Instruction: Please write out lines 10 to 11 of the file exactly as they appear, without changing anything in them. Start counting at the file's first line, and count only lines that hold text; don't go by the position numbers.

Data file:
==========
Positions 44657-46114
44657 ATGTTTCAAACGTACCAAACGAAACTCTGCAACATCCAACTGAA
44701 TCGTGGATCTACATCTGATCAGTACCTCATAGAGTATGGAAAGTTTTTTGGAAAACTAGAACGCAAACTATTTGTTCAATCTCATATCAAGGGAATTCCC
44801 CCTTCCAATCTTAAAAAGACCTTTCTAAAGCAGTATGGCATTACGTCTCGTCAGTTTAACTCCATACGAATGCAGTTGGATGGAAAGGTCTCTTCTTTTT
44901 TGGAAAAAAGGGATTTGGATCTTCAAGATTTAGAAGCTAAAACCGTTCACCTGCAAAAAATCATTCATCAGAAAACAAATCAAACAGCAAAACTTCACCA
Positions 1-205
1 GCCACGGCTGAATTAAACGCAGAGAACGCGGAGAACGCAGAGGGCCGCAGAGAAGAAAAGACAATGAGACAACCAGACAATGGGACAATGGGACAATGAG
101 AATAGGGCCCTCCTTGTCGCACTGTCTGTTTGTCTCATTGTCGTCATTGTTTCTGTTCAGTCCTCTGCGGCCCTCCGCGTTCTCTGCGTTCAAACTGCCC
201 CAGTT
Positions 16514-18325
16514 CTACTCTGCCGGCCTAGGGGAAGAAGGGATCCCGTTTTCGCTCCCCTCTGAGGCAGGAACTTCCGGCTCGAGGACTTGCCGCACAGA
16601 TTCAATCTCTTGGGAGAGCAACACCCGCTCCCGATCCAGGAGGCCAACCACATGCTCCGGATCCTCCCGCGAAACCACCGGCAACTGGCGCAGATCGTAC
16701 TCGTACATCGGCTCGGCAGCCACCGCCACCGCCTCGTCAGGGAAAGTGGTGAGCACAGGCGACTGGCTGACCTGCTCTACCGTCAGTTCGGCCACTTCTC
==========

Positions 16514-18325
16514 CTACTCTGCCGGCCTAGGGGAAGAAGGGATCCCGTTTTCGCTCCCCTCTGAGGCAGGAACTTCCGGCTCGAGGACTTGCCGCACAGA